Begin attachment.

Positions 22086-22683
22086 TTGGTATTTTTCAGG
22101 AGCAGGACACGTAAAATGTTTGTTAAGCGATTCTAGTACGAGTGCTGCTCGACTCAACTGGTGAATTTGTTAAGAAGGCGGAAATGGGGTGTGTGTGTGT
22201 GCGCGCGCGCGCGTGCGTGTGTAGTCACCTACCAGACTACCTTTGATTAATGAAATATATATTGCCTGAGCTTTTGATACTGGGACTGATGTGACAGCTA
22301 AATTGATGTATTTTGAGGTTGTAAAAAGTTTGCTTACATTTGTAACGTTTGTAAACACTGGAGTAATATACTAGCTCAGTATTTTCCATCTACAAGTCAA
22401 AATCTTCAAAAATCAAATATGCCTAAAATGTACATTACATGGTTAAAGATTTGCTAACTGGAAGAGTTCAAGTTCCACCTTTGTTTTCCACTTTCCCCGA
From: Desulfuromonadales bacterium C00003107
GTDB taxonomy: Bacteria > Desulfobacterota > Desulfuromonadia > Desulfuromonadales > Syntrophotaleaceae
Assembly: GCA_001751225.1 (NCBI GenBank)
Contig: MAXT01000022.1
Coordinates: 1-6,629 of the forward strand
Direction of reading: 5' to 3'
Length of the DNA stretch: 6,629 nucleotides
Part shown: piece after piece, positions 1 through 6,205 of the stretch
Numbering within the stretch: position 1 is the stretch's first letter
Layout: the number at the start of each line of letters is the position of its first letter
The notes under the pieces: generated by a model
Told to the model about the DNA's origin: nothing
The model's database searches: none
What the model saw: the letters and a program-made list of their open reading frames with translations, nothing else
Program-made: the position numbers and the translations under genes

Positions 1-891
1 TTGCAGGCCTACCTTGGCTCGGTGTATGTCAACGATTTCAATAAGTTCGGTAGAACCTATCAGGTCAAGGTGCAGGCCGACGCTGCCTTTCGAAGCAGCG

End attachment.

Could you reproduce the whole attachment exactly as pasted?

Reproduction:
Positions 22086-22683
22086 TTGGTATTTTTCAGG
22101 AGCAGGACACGTAAAATGTTTGTTAAGCGATTCTAGTACGAGTGCTGCTCGACTCAACTGGTGAATTTGTTAAGAAGGCGGAAATGGGGTGTGTGTGTGT
22201 GCGCGCGCGCGCGTGCGTGTGTAGTCACCTACCAGACTACCTTTGATTAATGAAATATATATTGCCTGAGCTTTTGATACTGGGACTGATGTGACAGCTA
22301 AATTGATGTATTTTGAGGTTGTAAAAAGTTTGCTTACATTTGTAACGTTTGTAAACACTGGAGTAATATACTAGCTCAGTATTTTCCATCTACAAGTCAA
22401 AATCTTCAAAAATCAAATATGCCTAAAATGTACATTACATGGTTAAAGATTTGCTAACTGGAAGAGTTCAAGTTCCACCTTTGTTTTCCACTTTCCCCGA
From: Desulfuromonadales bacterium C00003107
GTDB taxonomy: Bacteria > Desulfobacterota > Desulfuromonadia > Desulfuromonadales > Syntrophotaleaceae
Assembly: GCA_001751225.1 (NCBI GenBank)
Contig: MAXT01000022.1
Coordinates: 1-6,629 of the forward strand
Direction of reading: 5' to 3'
Length of the DNA stretch: 6,629 nucleotides
Part shown: piece after piece, positions 1 through 6,205 of the stretch
Numbering within the stretch: position 1 is the stretch's first letter
Layout: the number at the start of each line of letters is the position of its first letter
The notes under the pieces: generated by a model
Told to the model about the DNA's origin: nothing
The model's database searches: none
What the model saw: the letters and a program-made list of their open reading frames with translations, nothing else
Program-made: the position numbers and the translations under genes

Positions 1-891
1 TTGCAGGCCTACCTTGGCTCGGTGTATGTCAACGATTTCAATAAGTTCGGTAGAACCTATCAGGTCAAGGTGCAGGCCGACGCTGCCTTTCGAAGCAGCG